What at first may seem like an over-the-top adaptation of a simple board book manages to retain the small-scale charms of...

BARNYARD DANCE

From the Boynton Moo Media series

Packed with silly, playful animation and perfectly fitting music and narration, this adaptation of Boynton's board book gets the tone and whimsy just right.

In this story of animals gathering for a cow-directed barnyard dance, each action is illustrated with rotating animations, bouncing critters, skittering rodents and other delights. The very easy-to-navigate pages give subtle, nearly transparent prompts to readers showing how to make the animations work. Swinging pigs may require drawing a small circle with a finger, while prancing horses may only require a button tap. The text from the original book still packs a galloping rhythm, and the banjo and violin music makes it bounce even higher. "Stand with the donkey / Slide with the sheep. / Scramble with the little chicks— / CHEEP CHEEP CHEEP!" In addition to the motions of the animals, the violin the cow holds can be played by moving a finger across the strings. Perhaps best of all is narrator John Stey's gruff but musical voice work; his soothing cadences may remind adults of Jeff Bridges.

What at first may seem like an over-the-top adaptation of a simple board book manages to retain the small-scale charms of the original while offering many new ways to enjoy one rollicking hootenanny. (iPad board-book app. 1-5)

Pub Date: Oct. 26, 2011

ISBN: N/A

Page Count: -

Publisher: Loud Crow Interactive

Review Posted Online: Dec. 13, 2011

Kirkus Reviews Issue: Jan. 1, 2012

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Little Blue’s fans will enjoy the animal sounds and counting opportunities, but it’s the sparkling lights on the truck’s own...

LITTLE BLUE TRUCK'S CHRISTMAS

The sturdy Little Blue Truck is back for his third adventure, this time delivering Christmas trees to his band of animal pals.

The truck is decked out for the season with a Christmas wreath that suggests a nose between headlights acting as eyeballs. Little Blue loads up with trees at Toad’s Trees, where five trees are marked with numbered tags. These five trees are counted and arithmetically manipulated in various ways throughout the rhyming story as they are dropped off one by one to Little Blue’s friends. The final tree is reserved for the truck’s own use at his garage home, where he is welcomed back by the tree salestoad in a neatly circular fashion. The last tree is already decorated, and Little Blue gets a surprise along with readers, as tiny lights embedded in the illustrations sparkle for a few seconds when the last page is turned. Though it’s a gimmick, it’s a pleasant surprise, and it fits with the retro atmosphere of the snowy country scenes. The short, rhyming text is accented with colored highlights, red for the animal sounds and bright green for the numerical words in the Christmas-tree countdown.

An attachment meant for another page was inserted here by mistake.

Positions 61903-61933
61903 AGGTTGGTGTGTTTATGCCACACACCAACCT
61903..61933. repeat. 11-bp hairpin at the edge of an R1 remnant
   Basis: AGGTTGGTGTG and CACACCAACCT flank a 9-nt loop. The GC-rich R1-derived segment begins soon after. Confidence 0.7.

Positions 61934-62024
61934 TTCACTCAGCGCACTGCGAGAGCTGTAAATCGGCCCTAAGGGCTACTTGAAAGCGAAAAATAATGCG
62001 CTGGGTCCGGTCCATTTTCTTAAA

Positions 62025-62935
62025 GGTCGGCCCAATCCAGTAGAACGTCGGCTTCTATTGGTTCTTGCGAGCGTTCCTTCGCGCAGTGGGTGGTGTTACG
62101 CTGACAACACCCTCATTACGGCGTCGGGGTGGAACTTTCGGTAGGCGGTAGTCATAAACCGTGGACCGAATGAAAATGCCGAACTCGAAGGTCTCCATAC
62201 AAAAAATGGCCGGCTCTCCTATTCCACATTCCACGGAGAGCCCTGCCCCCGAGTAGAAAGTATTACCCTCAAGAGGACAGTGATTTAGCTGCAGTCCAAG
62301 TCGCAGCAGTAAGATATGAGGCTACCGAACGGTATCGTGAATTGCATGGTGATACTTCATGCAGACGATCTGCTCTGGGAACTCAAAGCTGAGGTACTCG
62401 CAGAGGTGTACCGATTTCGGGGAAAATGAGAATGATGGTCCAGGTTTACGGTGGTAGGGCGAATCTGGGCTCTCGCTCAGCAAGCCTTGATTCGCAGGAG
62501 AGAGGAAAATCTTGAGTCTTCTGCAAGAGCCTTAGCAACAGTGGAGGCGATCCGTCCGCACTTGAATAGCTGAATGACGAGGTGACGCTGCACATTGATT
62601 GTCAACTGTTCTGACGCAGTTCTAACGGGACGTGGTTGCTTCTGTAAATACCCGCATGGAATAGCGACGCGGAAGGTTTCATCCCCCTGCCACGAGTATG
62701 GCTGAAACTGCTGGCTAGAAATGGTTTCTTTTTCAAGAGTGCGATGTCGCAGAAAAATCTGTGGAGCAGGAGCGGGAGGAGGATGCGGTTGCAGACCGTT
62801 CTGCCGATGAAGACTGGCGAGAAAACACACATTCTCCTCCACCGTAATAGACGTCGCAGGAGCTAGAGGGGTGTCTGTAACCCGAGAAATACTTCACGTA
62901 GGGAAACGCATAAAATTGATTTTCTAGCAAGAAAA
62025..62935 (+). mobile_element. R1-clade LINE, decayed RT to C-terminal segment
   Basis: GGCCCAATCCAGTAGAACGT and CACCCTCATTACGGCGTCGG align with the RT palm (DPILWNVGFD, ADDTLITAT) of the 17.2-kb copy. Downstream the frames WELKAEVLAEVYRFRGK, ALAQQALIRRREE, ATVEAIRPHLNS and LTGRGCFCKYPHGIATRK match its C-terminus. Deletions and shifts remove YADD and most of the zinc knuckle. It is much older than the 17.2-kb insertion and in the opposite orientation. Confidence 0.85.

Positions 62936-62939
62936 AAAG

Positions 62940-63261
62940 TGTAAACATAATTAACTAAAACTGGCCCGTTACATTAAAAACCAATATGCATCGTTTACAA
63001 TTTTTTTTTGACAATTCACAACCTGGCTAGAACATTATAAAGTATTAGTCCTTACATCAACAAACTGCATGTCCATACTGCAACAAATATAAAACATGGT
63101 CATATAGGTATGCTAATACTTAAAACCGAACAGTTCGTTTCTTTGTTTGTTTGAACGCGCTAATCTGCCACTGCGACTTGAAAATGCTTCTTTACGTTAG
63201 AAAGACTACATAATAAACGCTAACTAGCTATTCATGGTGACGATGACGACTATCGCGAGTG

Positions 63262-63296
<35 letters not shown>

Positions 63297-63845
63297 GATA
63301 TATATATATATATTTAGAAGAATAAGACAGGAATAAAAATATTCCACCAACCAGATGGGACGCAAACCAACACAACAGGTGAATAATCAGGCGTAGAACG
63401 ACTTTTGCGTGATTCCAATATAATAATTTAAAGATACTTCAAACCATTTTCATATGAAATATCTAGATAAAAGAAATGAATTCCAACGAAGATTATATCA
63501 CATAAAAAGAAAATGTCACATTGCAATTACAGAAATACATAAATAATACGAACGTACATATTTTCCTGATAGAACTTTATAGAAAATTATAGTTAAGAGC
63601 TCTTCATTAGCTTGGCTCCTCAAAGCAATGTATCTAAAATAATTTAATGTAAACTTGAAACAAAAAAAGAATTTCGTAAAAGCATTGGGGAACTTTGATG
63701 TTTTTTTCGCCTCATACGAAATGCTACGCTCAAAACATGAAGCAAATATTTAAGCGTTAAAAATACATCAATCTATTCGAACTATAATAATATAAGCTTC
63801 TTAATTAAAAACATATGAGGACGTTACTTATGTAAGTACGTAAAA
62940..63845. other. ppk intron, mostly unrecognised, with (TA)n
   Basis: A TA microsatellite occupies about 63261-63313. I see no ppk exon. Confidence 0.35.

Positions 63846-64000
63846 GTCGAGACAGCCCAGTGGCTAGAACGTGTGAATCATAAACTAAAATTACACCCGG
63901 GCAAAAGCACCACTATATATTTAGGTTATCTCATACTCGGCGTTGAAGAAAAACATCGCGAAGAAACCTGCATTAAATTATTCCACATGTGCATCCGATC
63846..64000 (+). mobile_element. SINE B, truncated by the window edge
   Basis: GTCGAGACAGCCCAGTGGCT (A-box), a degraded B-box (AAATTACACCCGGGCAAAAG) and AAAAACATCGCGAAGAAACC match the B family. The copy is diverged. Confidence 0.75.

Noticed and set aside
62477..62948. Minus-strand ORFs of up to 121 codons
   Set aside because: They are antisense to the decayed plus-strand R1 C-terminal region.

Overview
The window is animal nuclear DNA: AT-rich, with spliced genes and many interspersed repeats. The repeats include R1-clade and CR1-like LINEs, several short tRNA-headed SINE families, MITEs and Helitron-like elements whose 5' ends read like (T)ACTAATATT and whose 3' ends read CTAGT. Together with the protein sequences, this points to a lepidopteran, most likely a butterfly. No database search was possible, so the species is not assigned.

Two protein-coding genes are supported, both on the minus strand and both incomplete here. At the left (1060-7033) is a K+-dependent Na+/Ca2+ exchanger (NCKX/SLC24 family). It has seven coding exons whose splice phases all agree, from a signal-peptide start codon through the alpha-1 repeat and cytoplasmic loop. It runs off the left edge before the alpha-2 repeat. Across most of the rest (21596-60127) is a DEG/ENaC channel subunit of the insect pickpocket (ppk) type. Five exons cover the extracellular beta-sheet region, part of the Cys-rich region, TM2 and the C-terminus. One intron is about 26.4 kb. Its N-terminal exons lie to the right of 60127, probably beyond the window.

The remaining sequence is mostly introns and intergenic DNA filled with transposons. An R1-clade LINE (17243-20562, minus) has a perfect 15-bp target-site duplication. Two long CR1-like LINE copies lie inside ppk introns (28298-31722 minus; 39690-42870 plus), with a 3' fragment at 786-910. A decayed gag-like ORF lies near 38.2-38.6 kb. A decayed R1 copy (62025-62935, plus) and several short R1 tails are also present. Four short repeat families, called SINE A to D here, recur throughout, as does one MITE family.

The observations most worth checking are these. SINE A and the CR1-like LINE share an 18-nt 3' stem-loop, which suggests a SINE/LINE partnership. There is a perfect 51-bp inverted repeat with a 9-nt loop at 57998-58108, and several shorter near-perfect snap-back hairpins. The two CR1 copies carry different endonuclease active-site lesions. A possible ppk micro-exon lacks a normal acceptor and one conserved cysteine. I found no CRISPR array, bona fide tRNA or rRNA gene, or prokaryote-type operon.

Little Blue’s fans will enjoy the animal sounds and counting opportunities, but it’s the sparkling lights on the truck’s own tree that will put a twinkle in a toddler’s eyes. (Picture book. 2-5)

Pub Date: Sept. 23, 2014

ISBN: 978-0-544-32041-3

Page Count: 24

Publisher: HMH Books

Review Posted Online: Aug. 12, 2014

Kirkus Reviews Issue: Sept. 1, 2014

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THE GOING TO BED BOOK

From the Boynton Moo Media series

Preserving the look of the classic board book—even to the trim size and rounded corners—this makeover folds new into old in such inventive ways that it may take more than a few passes to discover all the interactive features. Aboard a ship that rocks in response to a tilt of the tablet a set of animal passengers bounce belowdecks. First they take a bath featuring user-created bubbles, and then they brush their teeth using water so hot that the whole screen hazes up with wipe-able “steam.” Pajama-clad, all then wobble—or, tweaked by a finger, rocket—back outside for a bit of exercise before bed. (Readers control this part by twirling the moon.) In the finest animation of all, every touch of the night sky in the final scene brings a twinkling star into temporary being. Along with making small movements that resemble paper-engineered popup effects, Boynton’s wide eyed passengers also twitch or squeak (or both) when tapped. And though they don’t seem particularly sleepy or conducive to heavy lids, an optional reading by British singer Billy J. Kramer (whose well-traveled voice also pronounces each word individually at a touch), backed by soothing piano music, supplies an effectively soporific audio. “The day is done. / They say good night, / and somebody / turns off the light.” This is as beautiful as the developer’s earlier PopOut! Peter Rabbit while styling itself perfectly to Boynton's whimsy. (Ipad board-book app. 1-3)

Pub Date: March 7, 2011

ISBN: N/A

Page Count: -

Publisher: Loud Crow Interactive

Review Posted Online: March 13, 2011

Kirkus Reviews Issue: April 15, 2011

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